This goes back to social proofing. People who buy products, or look for products online, read reviews, and having a good quantity of reviews on your listing or site will increase your conversion rate. However, there is a secondary benefit to showing testimonials. They add to your credibility and create confidence in your site visitors. The testimonials must be genuine and you must have the means of backing them up or giving proof of their authenticity. If you use Flipkey or are registered with Trip Advisor, use the badges they provide.

There was so much more and I’ll be sorting through it and delivering more of the Blizzard wisdom over the next weeks. These guys know what they are talking about so take a look around their site and sign up for their newsletter. I would sign up for another course in a heartbeat so if you have the chance to attend a seminar, I strongly recommend it.

Google Lego Image by Keso on Flickr


The big surprise here (for me) is that number 5 would seem to indicate that it’s a bad thing to have a Facebook badge on your website. Am I reading that right?

Heather Bayer

Hi Sylvia – not a bad thing to have it on the website but it’s perhaps better to have it located in a less conspicuous spot.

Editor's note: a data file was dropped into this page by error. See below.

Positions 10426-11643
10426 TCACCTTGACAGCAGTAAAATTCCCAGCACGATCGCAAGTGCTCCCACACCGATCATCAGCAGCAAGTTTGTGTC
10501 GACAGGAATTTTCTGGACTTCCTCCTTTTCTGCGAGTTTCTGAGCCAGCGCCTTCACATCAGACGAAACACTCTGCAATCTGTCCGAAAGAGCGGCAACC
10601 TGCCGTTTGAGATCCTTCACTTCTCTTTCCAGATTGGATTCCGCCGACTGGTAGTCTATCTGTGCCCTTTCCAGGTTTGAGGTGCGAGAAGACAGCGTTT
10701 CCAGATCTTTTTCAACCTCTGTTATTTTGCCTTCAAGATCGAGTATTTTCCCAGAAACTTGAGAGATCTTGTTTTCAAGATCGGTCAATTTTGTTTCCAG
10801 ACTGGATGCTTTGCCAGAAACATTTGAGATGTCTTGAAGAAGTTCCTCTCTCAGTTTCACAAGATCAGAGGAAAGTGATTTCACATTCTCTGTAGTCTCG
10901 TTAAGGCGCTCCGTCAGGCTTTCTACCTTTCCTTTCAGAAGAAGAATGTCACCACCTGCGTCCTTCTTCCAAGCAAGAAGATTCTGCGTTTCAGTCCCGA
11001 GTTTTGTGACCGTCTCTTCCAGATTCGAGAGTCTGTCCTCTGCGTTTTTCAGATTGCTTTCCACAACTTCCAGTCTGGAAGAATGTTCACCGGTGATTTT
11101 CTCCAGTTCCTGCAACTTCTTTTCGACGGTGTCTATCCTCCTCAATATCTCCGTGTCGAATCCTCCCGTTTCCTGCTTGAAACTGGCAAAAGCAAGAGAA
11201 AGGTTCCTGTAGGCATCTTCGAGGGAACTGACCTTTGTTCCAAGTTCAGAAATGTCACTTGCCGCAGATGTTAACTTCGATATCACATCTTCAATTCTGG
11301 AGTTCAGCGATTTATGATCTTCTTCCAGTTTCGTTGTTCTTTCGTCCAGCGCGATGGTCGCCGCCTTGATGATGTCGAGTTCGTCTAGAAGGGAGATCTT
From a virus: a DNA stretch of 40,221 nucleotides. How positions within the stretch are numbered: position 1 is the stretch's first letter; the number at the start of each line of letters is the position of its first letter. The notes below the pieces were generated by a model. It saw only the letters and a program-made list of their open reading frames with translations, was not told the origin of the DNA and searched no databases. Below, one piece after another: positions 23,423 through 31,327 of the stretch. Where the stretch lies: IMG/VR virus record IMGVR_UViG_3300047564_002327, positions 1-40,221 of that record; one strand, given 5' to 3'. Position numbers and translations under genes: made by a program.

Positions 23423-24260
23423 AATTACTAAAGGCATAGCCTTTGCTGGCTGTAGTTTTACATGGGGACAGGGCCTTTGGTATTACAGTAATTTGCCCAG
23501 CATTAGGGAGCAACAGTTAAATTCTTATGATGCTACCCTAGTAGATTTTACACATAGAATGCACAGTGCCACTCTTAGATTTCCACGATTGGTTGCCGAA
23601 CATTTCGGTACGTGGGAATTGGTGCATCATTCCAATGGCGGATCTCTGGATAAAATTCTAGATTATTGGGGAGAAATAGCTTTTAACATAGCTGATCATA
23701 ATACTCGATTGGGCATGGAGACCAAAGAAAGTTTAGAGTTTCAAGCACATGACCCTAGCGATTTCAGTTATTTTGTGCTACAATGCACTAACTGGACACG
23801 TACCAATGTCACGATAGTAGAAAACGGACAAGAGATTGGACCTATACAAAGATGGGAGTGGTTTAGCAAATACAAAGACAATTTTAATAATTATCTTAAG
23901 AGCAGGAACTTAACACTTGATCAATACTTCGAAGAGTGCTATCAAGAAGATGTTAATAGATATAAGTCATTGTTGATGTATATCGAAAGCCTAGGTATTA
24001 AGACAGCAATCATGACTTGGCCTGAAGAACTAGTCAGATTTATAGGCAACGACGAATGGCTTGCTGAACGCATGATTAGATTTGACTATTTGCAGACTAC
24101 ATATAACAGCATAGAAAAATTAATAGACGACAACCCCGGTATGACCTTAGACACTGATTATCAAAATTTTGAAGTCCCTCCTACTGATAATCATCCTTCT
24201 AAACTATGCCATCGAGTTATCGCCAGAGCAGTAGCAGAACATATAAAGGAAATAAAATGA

Great information Heather. We’ll be busy digesting this info for days to come. Thank you for sharing your experience with other owners.

Trent Blizzard

I hate to say that “having a facebook badge is a bad thing” but… the numbers show pretty clearly that not many people click on them, and when they do, they are less likely to buy your product or interact on your site. They sure do seem to be negatively correlated with achieving your E-commerce goals.

Heather… thanks for the great review, I am glad you enjoyed yourself… if it is OK, can I link to some of my other upcoming workshops?
April 3rd (with Eastern VRMA) in Hilton Head
May 1st (with Florida VRMA) in Orlando

Trent Blizzard’s last blog post..Social Media: How Small Businesses Are Spending Infograpic

Heather Bayer

Sure Trent – link away. I would love others to get the same value I did. Many of my readers are agency owners so hopefully the message will spread.

Comments are closed